Golden rice bowls: price hike expected
Thailand's rice might just be more expensive by early next year when new government policies come into effect. However, not all analysts feel that consumers would bear the cost of the increase. Read on for more details.
Prime Minister-elect, Yingluck Shinawatra, had pledged to buy unmilled rice or paddy from growers at 15,000 baht, about 50 per cent above current prices. This is part of the key policy changes expected when she comes into office. She vows to give farmers more earnings by guaranteeing them higher prices and a minimum price to sell their rice, come year end.
These new policies are now worrying importing countries like Singapore as it would mean an increase in the price of rice exports from Thailand in the future. Some industry players said this might drive prices up by around 50 per cent, but other analysts said there is no need to panic yet because the eventual impact from the plans may not be significant.
One such player is Mr Andrew Tan, Chairman of Singapore General Rice Importers Association, who spoke to Channelnewsasia. He said: ‘A lot of rice millers in Thailand are anticipating this price increase. So they are keeping their paddy, resulting in a (lesser) supply of rice in the market, and causing prices to increase.’
‘So far rice prices have been going up by about 5 to 10 per cent from the Thailand side. And Singapore importers are currently absorbing this cost; two reasons - because of the strong Singapore dollar, and second, we have been buying rice and stockpiling them in the warehouse before this announcement.’
According to the Thai Rice Exporters Association, Thailand's rice-export benchmark was set last week at US$555 a tonne. But these prices are said to have the potential to surge to about US$810 a tonne by the end of the year, according to the median estimate of six millers, exporters and traders in a survey by Dow Jones.
However, an economist at Credit Suisse, Satitarn Sathirathai, begged to differ. He said the only way for it to make a big impact on the price is if the government buys a large share of produce each year. Considering that Thailand produces nearly 30 million tonnes a year that would take up a sizable amount of government expenditure. It is also uncertain that the government would bump up the market r=price of rice too much. With many of Thailand’s net buyers consist the poor; it would hurt them as well. It is more likely that the new government would choose to act as an intermediary. Buying rice at a higher price but selling it to wholesalers and exporters at a lower price in a bid to subsidize farmers and consumers.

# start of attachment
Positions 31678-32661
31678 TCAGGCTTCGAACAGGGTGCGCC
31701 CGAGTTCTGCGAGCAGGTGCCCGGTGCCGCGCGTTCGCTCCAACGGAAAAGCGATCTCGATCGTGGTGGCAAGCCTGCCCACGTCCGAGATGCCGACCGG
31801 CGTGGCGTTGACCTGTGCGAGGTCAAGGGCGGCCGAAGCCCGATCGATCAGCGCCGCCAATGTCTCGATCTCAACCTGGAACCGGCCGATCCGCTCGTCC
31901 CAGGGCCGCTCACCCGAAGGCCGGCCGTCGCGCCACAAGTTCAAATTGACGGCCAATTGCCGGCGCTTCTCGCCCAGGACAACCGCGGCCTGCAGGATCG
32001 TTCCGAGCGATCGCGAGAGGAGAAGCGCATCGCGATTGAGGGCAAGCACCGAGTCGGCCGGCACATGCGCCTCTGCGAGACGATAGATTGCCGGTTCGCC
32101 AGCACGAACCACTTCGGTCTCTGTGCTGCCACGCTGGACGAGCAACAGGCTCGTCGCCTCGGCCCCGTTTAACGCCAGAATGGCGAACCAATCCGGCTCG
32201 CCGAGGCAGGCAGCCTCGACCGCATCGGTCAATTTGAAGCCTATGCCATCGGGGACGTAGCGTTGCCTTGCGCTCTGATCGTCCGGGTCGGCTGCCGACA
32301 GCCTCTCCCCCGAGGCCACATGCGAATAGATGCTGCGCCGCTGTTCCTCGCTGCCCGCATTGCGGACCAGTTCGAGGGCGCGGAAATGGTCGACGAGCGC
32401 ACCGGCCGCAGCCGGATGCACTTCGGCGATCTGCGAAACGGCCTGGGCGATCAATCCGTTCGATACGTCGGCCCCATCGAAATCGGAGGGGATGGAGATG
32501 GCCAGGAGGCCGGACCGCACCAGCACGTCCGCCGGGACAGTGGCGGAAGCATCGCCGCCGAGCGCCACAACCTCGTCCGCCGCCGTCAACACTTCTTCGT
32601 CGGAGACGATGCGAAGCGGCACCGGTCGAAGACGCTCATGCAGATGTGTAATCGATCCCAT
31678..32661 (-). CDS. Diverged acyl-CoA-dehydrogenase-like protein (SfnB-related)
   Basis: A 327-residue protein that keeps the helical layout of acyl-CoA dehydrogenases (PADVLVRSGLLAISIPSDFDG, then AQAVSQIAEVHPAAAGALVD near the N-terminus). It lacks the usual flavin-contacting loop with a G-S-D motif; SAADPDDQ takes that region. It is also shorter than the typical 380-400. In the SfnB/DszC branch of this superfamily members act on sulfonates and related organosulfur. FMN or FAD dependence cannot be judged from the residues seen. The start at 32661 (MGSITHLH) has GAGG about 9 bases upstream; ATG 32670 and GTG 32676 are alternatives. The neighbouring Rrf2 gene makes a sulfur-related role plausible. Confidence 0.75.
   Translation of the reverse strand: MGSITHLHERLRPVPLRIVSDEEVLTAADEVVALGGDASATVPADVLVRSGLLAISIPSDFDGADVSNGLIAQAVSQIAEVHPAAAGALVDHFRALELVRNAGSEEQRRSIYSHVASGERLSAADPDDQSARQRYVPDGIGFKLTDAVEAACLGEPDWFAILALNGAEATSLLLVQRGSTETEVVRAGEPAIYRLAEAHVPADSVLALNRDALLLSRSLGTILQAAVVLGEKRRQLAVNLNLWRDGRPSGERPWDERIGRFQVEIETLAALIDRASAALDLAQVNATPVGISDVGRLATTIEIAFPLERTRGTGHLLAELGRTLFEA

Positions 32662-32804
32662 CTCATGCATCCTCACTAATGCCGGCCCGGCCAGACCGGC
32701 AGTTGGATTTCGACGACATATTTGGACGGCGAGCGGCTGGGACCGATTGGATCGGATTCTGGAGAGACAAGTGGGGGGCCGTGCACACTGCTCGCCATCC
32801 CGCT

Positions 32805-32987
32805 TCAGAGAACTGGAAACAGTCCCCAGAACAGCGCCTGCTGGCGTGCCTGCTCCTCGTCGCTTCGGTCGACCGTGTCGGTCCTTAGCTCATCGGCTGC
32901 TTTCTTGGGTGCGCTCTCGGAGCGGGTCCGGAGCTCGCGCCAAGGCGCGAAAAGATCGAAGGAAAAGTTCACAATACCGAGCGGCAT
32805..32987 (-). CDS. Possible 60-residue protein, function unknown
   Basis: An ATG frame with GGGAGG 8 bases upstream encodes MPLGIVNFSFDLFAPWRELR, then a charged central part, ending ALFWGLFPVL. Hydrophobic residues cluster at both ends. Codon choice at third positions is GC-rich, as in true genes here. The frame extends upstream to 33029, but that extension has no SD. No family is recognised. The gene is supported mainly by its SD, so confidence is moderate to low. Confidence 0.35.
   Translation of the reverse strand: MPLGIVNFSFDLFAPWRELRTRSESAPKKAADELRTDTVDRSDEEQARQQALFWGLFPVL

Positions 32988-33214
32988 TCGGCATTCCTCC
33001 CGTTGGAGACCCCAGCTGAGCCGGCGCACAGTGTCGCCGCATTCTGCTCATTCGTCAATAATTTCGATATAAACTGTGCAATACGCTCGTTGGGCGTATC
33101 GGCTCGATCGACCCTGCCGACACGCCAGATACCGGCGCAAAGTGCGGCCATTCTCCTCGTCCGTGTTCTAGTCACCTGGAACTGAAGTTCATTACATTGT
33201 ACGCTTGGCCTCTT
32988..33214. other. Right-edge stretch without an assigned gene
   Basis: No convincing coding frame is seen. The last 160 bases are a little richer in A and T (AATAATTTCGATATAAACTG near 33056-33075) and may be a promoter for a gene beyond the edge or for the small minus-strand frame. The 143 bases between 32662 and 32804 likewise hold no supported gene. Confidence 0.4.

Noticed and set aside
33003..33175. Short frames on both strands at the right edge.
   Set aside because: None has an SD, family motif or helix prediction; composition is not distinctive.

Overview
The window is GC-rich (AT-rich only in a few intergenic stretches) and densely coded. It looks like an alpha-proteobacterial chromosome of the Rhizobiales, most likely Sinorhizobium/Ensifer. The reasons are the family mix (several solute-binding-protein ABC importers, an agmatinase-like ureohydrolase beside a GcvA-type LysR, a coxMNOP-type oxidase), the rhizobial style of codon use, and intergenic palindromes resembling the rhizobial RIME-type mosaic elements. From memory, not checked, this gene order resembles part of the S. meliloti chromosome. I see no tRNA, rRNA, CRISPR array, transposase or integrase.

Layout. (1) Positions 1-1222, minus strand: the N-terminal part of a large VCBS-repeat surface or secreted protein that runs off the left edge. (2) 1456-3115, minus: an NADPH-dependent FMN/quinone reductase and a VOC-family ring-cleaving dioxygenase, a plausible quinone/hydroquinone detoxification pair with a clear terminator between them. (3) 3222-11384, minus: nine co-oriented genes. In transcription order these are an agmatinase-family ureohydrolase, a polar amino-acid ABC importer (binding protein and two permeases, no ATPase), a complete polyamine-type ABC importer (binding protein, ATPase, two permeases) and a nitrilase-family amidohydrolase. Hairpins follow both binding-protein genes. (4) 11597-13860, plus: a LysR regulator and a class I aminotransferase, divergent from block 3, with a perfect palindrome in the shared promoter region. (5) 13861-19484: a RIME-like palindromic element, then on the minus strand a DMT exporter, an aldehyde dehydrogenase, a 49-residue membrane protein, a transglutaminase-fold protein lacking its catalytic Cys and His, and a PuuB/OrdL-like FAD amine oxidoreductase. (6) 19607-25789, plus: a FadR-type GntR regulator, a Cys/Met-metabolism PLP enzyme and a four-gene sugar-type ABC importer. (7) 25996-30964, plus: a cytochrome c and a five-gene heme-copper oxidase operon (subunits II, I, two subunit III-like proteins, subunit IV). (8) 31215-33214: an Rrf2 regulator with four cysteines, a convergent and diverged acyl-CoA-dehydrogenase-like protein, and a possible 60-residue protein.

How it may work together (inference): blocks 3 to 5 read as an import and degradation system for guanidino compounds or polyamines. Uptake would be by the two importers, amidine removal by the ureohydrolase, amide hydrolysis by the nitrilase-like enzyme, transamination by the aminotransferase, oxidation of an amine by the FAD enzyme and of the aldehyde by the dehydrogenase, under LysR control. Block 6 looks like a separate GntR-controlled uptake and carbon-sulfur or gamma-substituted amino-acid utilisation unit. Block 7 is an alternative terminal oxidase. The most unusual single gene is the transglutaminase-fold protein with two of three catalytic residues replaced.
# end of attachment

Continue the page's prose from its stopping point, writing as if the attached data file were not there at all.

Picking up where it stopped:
As a precaution, Singapore retailers such as Sheng Shiong Supermarket are monitoring the situation closely. "It is too early to tell whether prices of Thai rice will be affected. We also source our rice supplies from Vietnam," said a spokesperson for Sheng Siong Supermarket
There will be a clearer picture when Thailand reveals more details of its policy, which is not expected to be in effect at least until November.
As worrying as the situation sounds, Singapore’s rice export does not only come from Thailand. Instead, we have a slew of sources from India, Bangladesh, Vietnam, Cambodia and Malaysia. Prices for a 5kg sack of rice are now retailing at around $12 - $17. Will these prices remain the same by early next year or would we all have to bear the cost of the rise? Let’s wait and see.
Share with us your thoughts. Here in Asia, rice plays a big role in our diet. How would it affect your finances if the price of rice increases. How would you cope with it?
Photo credit: Flickr.com by paperfacets